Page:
Body Composition and its importance

By: saveetha institute of medical & technical sciences
CHENNAI, India - Feb. 11, 2024 - PRLog -- ody composition - is defined as the makeup of the body in terms of lean body mass (LBM) and fat mass.  Lean body mass represents the portion of the body that isn't fat (i.e. bone mass, internal organs, blood, connective tissue and muscle).  There are two types of body fat:  essential and non-essential..

Essential body fat  is fat needed to maintain everyday life activities: 2% - 4% in males; 10% - 12% in females.  These estimates are the lowest limits for maintaining good health.  Fat functions to: protect internal organs; is a component of nervous tissue and hormones; and is the predominant supplier of energy when the body is at rest.

Non-essential body fat is adipose tissue and is mainly considered storage fat which can be used as an emergency energy supply.

One of the criteria of physical fitness relates to how lean a client's body mass is: the leaner the client the more fit and healthy they are considered to be.  There are situations where an individual may become too lean for good health as in the case of the anorexic individual.  Another example can be seen with bodybuilders who temporarily diminish their body fat content to an unhealthy level in order to compete more successfully in a figure or physique contest.  Therefore, part of a client's overall fitness program may include steps to improve his/her body composition.  Specifically they may wish to: reduce excess body fat; increase their lean body weight; decrease fat mass, increase lean mass.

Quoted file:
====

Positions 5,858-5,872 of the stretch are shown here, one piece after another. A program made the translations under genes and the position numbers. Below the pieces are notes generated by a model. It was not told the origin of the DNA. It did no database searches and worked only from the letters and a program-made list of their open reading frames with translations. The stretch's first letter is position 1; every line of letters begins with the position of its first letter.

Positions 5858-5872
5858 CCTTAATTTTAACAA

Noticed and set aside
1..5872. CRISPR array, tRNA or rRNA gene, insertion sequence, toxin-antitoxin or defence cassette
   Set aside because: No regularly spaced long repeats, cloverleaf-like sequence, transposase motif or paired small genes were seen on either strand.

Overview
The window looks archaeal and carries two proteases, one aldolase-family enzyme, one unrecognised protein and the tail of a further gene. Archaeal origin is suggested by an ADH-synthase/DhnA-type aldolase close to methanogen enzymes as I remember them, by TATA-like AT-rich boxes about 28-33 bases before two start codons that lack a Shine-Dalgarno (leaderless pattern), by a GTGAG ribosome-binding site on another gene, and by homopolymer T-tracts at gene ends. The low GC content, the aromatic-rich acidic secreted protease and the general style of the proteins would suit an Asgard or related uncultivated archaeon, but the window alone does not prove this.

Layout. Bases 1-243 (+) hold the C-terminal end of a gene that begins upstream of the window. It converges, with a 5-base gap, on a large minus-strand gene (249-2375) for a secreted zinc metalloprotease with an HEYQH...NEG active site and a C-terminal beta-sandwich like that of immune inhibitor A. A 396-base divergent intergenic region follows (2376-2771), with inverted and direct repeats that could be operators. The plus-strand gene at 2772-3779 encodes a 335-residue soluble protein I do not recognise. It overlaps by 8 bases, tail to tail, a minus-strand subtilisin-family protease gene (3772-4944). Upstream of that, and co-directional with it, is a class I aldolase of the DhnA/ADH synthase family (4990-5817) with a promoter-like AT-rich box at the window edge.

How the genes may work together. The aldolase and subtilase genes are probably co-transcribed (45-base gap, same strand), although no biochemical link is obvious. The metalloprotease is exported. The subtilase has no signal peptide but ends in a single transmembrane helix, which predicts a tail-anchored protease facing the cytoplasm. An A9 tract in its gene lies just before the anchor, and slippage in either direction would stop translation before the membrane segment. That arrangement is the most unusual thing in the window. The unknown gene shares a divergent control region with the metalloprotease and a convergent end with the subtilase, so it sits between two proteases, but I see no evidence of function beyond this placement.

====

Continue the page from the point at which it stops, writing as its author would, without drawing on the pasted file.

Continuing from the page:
Personal trainers should be more concerned with the composition of the client's overall body weight rather than scale weight.  Consequently, he/she can more effectively advise a client by evaluating the percent of a client's lean body weight.

Estimating Body Composition

Unfortunately, the only way to directly and precisely measure body composition is during an autopsy by dissection.   For this reason, trainers must rely on the following indirect methods for estimating body composition in humans:

1.    Body weight measured by a balance beam or digital scale used in conjunction with other devices and methods such as height weight-tables, body mass index and waist to hip ratio.[1] While this method does not itself indicate body composition, it does reflect over or under weight when compared to general population.

2.    Anthropometric assessments include skinfold and girth measurements, bioelectrical impedance and near infrared interactance.

Laboratory methods such as hydrostatic weighing, where the client is weighed submerged in a tank of water is another means of estimating body composition.  However it should be noted that this method is usually costly and requires heavy and difficult to manage equipment.
Source:saveetha institute of medical & technical sciences
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